We’ve got a nice project which went live today – we’ve been providing the final performance analysis for the £17m government-funded Retrofit for the Future programme, which has been running since 2009. The programme retrofitted 120 homes in the UK with multiple energy-saving and energy-efficiency technologies, and collected data through over 1300 sensors and meters taking readings every 5 minutes. The aim of the programme was to inform the planning and development of retrofit and new-build homes to help the UK meet its energy goals. They launched the final results at Ecobuild today, and they’re also up on this website.
As you might imagine, that many meter readings accumulate into a dataset which is pretty big, and it’s been a lot of fun trying to wrangle it into shape. The sensors have come in all shapes and sizes, and all levels of reliability, so (as always) a major part of the work has been in cleaning and making sense of the data, before actually being able to do a lot with it. The good news is that the results are great – an average reduction in emissions of over 60%, with some homes reducing by more than 80% (fivefold!). There’s also a load more we could do with the same dataset – we haven’t even begun to dig into the behavioural and other factors that are revealed by this very fine-grained information.
So for now, take a look at the report, and you can register to gain your own access to the raw data at https://est.amee.com/. We’ll be releasing the analysis code shortly, as well.
More recent and upcoming talks from Team Mastodon:
A couple of recent ones that are up online:
Using data for EVIL! at the Strata Data Warfare conference
Big Data comes to the NHS at ODI Fridays lunchtime lecture
More public talks coming soon:
Prescribing Analytics got an awful lot of positive press coverage over the last few weeks.
It’s very exciting to see something we’ve made be covered so extensively – it was on the front page of the Independent, on the PM programme on Radio 4 (47 mins in), the Economist, the FT, and even in the Revolution Analytics R blog as well as various medical and pharma blogs.
It’s been interesting the different ways this piece of work has been interpreted by different journalists. In the text on the site, and when being interviewed, we were very careful to emphasise the context of the data and that NHS prescribing advisers already do a lot of work on this issue. Most of the responses we had seemed to understand this very well, and it’s been great to see how many NHS employees have been in touch both to say that they enjoy it and to suggest future developments that would be helpful. We did get a few sensational headlines, but most of the coverage was brilliantly balanced, with Radio 4 and the Economist being especially impressive in the care they took to ensure they portrayed the issue fairly.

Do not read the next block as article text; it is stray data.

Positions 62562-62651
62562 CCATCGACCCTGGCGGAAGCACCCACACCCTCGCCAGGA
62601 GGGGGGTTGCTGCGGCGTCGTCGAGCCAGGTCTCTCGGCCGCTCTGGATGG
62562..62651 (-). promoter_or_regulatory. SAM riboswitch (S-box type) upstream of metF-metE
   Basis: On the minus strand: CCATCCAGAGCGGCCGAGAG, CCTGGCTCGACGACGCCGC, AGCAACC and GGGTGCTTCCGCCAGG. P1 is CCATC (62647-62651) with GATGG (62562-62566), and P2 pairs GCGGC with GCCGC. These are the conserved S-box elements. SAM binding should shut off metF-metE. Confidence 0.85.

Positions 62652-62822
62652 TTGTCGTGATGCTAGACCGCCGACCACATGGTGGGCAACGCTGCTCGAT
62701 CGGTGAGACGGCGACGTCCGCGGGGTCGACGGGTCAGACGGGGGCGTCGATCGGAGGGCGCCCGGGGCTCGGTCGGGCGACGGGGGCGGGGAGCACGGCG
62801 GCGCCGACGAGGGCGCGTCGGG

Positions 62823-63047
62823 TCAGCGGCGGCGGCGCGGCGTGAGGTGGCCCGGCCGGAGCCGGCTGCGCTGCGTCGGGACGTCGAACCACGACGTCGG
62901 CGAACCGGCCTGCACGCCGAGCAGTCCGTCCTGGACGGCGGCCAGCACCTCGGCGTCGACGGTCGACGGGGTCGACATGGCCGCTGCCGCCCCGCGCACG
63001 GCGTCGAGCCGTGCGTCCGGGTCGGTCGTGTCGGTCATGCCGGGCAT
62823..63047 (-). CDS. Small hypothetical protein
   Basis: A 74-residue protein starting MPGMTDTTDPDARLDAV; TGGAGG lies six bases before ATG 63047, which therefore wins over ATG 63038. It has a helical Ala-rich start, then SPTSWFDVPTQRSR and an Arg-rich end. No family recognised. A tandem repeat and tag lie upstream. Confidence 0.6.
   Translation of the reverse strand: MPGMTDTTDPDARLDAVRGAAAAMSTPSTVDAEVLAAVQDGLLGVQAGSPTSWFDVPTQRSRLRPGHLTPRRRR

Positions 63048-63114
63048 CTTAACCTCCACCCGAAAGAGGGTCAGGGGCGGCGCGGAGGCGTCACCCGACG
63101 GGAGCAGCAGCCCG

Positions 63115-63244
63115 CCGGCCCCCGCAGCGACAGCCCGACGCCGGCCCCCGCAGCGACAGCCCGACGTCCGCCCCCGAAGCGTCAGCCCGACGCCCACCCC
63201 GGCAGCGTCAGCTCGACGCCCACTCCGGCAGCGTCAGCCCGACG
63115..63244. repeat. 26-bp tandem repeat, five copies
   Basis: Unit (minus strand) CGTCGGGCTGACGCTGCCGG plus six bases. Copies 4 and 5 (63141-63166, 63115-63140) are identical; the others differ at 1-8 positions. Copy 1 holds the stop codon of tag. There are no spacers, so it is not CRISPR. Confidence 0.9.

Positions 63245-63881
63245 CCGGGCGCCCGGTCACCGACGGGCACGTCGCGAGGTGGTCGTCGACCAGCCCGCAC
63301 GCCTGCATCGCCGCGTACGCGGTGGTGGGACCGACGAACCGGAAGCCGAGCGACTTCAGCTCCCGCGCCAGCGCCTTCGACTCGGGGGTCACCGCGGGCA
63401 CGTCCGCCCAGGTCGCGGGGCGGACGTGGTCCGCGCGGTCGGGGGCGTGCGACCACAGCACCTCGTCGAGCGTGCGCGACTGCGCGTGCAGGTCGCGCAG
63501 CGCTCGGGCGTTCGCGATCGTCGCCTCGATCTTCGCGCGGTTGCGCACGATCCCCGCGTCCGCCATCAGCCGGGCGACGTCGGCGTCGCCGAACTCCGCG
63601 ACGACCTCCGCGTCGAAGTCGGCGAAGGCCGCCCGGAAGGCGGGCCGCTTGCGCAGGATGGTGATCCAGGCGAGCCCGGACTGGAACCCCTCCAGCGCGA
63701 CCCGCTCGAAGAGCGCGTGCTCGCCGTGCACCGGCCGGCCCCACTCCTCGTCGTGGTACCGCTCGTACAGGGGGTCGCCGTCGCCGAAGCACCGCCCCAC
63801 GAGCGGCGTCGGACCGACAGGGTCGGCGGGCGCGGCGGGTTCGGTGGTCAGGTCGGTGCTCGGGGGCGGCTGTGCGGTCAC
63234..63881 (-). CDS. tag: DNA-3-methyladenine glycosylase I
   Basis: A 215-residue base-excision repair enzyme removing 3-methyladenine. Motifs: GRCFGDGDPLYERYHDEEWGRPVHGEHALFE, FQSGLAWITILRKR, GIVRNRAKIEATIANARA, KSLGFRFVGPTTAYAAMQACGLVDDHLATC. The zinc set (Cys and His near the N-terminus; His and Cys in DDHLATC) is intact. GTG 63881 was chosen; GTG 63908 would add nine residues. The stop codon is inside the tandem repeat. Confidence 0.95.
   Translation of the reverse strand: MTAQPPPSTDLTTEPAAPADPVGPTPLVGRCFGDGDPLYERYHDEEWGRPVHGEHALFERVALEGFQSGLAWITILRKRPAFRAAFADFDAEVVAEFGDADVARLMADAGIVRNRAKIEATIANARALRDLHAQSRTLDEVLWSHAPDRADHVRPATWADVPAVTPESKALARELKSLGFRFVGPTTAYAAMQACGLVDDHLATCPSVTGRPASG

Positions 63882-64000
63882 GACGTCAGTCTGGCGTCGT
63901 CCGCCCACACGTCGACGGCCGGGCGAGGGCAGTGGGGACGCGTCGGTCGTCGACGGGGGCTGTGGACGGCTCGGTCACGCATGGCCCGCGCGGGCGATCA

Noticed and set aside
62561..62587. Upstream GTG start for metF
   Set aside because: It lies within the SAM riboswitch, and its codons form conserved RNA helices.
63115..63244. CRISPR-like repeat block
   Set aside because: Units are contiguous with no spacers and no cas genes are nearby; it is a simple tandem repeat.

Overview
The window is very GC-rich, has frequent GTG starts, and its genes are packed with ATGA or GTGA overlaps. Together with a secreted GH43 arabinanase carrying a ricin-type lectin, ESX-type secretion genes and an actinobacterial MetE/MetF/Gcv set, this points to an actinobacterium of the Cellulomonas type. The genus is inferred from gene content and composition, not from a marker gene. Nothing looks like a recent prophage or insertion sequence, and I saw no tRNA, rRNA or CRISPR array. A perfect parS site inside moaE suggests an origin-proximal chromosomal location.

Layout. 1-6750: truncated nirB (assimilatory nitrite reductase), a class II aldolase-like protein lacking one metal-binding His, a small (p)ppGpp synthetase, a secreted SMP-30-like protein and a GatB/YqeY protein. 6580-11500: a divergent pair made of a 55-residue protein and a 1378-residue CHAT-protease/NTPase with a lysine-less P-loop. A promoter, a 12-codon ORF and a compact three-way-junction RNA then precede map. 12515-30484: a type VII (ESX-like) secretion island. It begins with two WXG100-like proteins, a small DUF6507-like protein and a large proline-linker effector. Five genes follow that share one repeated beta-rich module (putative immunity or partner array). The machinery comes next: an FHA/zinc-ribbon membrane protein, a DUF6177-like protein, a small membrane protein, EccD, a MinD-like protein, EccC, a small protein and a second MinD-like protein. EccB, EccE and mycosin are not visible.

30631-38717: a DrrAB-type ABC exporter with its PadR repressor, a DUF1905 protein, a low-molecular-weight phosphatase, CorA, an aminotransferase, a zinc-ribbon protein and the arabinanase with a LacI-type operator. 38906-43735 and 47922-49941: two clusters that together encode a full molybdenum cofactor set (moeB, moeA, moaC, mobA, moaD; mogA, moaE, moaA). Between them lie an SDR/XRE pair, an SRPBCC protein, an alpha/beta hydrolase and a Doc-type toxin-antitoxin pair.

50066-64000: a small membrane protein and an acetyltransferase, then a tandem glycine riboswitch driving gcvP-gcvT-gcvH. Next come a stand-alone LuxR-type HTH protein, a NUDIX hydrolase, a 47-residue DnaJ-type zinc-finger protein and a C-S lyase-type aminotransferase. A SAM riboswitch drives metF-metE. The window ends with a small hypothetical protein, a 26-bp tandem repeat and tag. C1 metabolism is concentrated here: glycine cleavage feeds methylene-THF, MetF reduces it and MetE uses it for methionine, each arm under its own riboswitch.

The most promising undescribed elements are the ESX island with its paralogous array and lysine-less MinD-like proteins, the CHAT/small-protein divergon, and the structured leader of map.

Anyway, the amount of value that this small project has been able to create makes it pretty clear that there’s a lot more to be done with public health data. It also makes me realise that people loooove maps as a data visualisation. Lesson for every project there, fit in a map if you can – it’s fun and interesting to play with, and people pay much more attention to the resulting data as a result.
We’ve finally published the prescribing analytics portal here
It covers prescribing variation of statins in the UK last year, making it really easy to explore variation which could be costing extra money. I definitely recommend taking a look – it’s fascinating to explore.
It got some great coverage too – the Financial Times, the Economist, and Huffington Post all had approving mentions.
Last week, the NHS Information Centre released another quarter of a billion rows of data, so there’s a lot more to be done here, and this kind of big data is exactly our bag. Watch this space!
Don’t tell anyone yet, but we’ve got a big project going live soon which aims to help the NHS save an awful lot of money. It turns out that by altering GPs’ prescribing behaviour for a few drugs, swapping generic for proprietary forms where appropriate, it’s possible to save hundreds of millions of pounds a year – working with the doctors at Open Healthcare UK, we’ve clarified how prescriptions can and should safely be changed, done the detailed financial analysis, and created maps and rankings of exactly which GPs are spending what.
The full details will all be published in due course, but actually doing the project has reminded me of a few basic principles that come up again and again:
1. Good domain knowledge usually beats super-smart algorithms. Working with qualified doctors and using their understanding of the ins and outs of prescribing behaviour was massively more important to this project than the mathematical and analytical aspects.
2. The effort of getting data doesn’t necessarily correlate with its importance. This whole project was based on open data from the NHS Information Centre, free for anyone to download – acquisition was easy, it’s actually doing something with it that was the harder part.
From the Bethnal Green Ventures Demo Day – my 5 minute version of what we do, told mostly through the medium of Muppets.